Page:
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Link #2
DrG – While no reason to panic, be aware that antidepressant drugs can cause liver damage in a small percentage of people who take them.  If you are: elderly, take multiple prescriptions, drink significant amounts of alcohol, use/abuse other drugs, have liver disease or other toxic exposure, be careful with antidepressants.  “All antidepressant drugs may potentially cause liver injury, even at recommended doses…”Antidepressant liver toxicity has been underestimated in the scientific literature,”…0.5% to 3% of patients treated with antidepressants may develop asymptomatic mild elevation of serum alanine aminotransferase (ALT) levels…Liver damage may occur between several days and 6 months after initiation of an antidepressant…Based on the evidence, the antidepressants associated with highest risk for hepatotoxicity are monoamine oxidase (MAO) inhibitors, tricyclic/tetracyclic antidepressants, nefazodone, bupropion, duloxetine, and agomelatine. Those with seemingly lower risks are citalopram, escitalopram, paroxetine, and fluvoxamine…antidepressants with a higher potential for hepatotoxicity “should be used with caution in elderly patients, in patients with coprescriptions, and in patients with substantial alcohol use, illicit substance use, or evidence of chronic liver disease.”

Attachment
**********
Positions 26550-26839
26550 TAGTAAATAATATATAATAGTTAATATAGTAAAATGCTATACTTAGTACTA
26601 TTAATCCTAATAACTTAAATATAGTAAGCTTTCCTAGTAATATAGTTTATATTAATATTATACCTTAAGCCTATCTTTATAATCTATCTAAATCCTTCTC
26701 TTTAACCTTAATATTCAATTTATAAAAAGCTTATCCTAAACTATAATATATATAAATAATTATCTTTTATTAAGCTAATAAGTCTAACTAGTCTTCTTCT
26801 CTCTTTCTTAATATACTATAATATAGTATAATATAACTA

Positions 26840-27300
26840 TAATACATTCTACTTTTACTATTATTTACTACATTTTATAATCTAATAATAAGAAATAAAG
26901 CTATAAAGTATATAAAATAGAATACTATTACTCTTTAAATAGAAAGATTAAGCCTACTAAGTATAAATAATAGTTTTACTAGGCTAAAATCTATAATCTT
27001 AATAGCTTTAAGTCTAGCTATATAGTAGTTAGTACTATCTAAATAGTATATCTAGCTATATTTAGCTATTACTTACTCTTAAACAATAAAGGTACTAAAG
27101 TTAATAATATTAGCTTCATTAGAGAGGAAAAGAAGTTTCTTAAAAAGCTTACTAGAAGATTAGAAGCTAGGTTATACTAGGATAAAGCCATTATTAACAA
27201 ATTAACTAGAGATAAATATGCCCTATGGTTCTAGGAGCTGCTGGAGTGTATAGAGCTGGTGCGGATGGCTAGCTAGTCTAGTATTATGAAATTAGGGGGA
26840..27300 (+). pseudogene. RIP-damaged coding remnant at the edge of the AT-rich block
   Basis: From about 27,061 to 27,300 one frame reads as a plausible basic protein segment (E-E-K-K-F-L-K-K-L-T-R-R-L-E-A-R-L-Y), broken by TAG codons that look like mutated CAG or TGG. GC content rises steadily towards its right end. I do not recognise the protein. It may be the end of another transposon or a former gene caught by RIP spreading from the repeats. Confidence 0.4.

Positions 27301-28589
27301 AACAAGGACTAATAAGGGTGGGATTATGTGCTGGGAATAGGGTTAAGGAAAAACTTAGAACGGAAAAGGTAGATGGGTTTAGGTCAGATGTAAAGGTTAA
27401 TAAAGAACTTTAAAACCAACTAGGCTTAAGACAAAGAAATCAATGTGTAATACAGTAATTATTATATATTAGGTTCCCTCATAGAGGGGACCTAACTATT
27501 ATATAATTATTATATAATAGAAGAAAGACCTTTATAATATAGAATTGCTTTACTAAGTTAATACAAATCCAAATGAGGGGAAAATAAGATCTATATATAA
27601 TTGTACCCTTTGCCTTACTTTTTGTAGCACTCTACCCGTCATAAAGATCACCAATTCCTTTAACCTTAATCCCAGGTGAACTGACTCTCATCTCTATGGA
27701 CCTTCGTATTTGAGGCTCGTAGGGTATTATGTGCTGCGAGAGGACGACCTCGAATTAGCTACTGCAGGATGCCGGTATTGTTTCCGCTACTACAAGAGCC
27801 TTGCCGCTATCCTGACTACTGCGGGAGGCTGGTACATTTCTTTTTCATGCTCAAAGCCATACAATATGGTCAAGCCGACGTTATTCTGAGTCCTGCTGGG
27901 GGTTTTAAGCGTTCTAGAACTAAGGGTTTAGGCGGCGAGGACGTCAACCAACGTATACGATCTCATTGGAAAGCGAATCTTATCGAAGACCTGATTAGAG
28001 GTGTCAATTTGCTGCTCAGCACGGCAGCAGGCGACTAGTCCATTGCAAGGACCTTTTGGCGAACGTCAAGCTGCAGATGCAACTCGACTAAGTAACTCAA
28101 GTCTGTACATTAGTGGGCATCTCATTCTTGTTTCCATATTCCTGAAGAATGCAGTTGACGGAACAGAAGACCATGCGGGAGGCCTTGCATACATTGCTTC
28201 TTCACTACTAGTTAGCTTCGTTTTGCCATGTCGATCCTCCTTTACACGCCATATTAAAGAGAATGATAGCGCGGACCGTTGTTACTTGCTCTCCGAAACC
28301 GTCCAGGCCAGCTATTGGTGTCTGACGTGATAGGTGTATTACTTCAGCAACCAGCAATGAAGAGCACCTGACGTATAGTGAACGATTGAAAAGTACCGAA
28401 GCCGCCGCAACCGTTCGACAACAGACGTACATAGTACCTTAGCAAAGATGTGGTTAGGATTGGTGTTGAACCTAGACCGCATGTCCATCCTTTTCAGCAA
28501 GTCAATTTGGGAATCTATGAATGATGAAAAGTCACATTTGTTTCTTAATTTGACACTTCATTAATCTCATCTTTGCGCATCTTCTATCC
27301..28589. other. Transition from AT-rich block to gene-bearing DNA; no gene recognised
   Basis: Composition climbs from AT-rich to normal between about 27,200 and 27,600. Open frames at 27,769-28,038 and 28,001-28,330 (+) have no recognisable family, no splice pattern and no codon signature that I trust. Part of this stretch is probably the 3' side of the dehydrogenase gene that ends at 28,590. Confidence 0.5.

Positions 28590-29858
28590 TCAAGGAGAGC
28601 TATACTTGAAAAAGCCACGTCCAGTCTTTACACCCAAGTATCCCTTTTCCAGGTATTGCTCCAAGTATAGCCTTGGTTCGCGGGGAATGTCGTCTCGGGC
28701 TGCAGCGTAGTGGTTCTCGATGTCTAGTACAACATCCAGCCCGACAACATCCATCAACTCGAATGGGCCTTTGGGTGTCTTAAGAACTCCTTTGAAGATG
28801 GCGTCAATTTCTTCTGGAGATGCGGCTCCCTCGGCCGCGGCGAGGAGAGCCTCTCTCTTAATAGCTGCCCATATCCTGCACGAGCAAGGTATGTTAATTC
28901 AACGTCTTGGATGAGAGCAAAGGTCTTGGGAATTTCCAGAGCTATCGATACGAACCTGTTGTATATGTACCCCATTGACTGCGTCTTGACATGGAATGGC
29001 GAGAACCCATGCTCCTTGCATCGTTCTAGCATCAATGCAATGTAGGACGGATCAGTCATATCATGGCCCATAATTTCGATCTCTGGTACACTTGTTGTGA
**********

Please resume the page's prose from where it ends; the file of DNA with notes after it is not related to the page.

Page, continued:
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Link #3
DrG – What improvements does “gastric bypass” provide for the liver?  “Obese patients were studied before bariatric surgery (either sleeve gastrectomy or Roux-en-Y gastric bypass) and six months after surgery…bariatric surgery leads to a significant improvement in hepatic [liver] insulin sensitivity: insulin-stimulated hepatic glucose uptake was improved and endogenous glucose production reduced when measured, six-months, after surgery. These metabolic effects were accompanied by a marked reduction in hepatic volume and fat content.”  All good improvements.  Now if only it didn’t require mutilation of the digestive tract to accomplish!